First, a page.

Tutsi refugees in Kabgayi in May 1994: RTLM radio told listeners not to take pity on women and children. Photograph: Alexander Joe/AFP/Getty Images
The media put a stop to that. One of the most notorious hate-radio stations in history, Radio Television Libres des Milles Collines (RTLM), began broadcasting on July 8th, 1993, nine months before the genocide. Its reach was almost ubiquitous. Its presenters – who included Italian-born Belgian citizen Georges Ruggiu – preached violence, told listeners to “get to work”, and reminded them not to take pity on women and children.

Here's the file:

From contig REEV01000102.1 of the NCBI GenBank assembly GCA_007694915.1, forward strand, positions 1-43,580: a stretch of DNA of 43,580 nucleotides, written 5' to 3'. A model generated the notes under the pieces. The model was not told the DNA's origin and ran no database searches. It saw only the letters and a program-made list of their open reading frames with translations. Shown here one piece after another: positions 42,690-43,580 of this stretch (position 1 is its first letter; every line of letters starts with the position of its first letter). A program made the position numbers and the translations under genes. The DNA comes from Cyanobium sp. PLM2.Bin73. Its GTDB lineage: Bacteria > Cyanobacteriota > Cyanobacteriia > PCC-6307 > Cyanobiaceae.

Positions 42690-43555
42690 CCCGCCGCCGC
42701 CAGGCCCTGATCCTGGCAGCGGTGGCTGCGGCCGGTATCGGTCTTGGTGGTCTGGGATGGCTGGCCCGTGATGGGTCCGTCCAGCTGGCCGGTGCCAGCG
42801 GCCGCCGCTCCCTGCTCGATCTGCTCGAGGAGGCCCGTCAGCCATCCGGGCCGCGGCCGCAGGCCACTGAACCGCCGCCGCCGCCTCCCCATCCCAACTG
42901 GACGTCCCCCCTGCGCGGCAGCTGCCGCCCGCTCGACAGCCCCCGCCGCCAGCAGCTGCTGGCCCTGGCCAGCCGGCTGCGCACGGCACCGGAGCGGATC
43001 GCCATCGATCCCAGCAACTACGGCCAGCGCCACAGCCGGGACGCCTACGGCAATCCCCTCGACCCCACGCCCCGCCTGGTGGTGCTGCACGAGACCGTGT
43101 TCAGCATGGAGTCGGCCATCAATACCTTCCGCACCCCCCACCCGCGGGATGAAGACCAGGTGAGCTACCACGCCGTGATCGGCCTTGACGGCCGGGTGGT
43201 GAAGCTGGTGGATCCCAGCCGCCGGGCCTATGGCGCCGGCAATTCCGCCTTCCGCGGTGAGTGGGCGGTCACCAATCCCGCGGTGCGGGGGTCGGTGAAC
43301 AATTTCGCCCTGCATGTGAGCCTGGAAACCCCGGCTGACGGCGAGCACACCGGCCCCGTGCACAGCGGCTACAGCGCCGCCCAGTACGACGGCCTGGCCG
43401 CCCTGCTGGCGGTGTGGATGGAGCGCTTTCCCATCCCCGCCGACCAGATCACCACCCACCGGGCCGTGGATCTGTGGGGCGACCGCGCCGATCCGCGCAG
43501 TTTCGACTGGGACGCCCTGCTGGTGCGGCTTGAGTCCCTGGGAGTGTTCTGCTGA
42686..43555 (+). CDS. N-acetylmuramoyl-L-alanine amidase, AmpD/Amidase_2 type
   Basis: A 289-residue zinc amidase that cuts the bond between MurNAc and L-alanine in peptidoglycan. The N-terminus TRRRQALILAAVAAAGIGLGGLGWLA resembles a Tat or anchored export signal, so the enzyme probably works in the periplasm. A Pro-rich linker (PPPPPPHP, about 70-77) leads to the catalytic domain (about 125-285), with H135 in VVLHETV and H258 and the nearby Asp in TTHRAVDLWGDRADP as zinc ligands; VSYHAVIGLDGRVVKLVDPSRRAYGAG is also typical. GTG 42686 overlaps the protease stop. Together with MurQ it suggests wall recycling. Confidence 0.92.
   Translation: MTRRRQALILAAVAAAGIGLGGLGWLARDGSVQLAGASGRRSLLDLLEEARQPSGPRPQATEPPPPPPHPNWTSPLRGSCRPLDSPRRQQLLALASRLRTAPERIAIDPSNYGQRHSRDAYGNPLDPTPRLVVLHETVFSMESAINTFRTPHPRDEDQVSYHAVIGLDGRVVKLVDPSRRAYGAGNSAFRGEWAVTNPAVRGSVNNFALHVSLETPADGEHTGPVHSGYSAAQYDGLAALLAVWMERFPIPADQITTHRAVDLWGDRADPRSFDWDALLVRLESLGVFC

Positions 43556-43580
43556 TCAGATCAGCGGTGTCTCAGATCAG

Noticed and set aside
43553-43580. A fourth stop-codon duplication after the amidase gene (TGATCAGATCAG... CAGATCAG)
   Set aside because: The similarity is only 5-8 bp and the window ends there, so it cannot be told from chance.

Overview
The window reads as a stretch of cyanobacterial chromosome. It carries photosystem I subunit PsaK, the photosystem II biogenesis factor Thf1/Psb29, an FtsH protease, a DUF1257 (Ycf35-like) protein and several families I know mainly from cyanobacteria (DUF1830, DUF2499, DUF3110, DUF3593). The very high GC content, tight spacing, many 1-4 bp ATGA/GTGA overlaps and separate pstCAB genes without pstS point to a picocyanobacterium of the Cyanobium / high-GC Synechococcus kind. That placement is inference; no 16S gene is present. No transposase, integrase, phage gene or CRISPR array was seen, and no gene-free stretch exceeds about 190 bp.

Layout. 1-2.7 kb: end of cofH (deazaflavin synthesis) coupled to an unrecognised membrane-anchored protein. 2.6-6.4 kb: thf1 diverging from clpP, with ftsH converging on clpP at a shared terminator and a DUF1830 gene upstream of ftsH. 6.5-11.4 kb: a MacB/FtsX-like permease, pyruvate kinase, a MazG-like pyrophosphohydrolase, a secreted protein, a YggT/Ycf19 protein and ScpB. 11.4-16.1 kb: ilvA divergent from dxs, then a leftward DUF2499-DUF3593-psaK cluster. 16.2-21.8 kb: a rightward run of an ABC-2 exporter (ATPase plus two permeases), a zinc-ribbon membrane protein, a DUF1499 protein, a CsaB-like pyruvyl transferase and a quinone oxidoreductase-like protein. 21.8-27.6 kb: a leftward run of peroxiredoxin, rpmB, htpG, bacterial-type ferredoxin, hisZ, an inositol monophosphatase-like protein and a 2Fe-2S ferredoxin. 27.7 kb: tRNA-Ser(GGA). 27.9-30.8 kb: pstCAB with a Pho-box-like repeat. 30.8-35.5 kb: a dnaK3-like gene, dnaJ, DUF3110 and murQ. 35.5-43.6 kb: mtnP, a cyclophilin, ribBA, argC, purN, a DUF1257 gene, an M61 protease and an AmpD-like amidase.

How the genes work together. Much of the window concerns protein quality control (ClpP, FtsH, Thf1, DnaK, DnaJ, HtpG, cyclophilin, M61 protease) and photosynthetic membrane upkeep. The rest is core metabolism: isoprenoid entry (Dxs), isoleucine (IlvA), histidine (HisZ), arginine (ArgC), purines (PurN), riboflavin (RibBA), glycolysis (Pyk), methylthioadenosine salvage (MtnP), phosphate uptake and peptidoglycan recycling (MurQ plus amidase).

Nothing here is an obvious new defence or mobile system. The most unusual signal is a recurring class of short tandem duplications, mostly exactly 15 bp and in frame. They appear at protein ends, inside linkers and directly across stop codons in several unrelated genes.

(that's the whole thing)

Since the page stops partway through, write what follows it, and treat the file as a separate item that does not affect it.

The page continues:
In a country with a high illiteracy rate, radio was hugely influential, and many accepted anything said on it as fact.
Less accessible, but still incredibly influential, was the newspaper Kangura. In early 1994 it carried the headline “Habyarimana will die in March”, over an article explaining that Rwandan president Juvenal Habyarimana would soon be killed. The article opened with the words: “Nothing happens that we did not predict.”
Read the rest at IrishTimes.com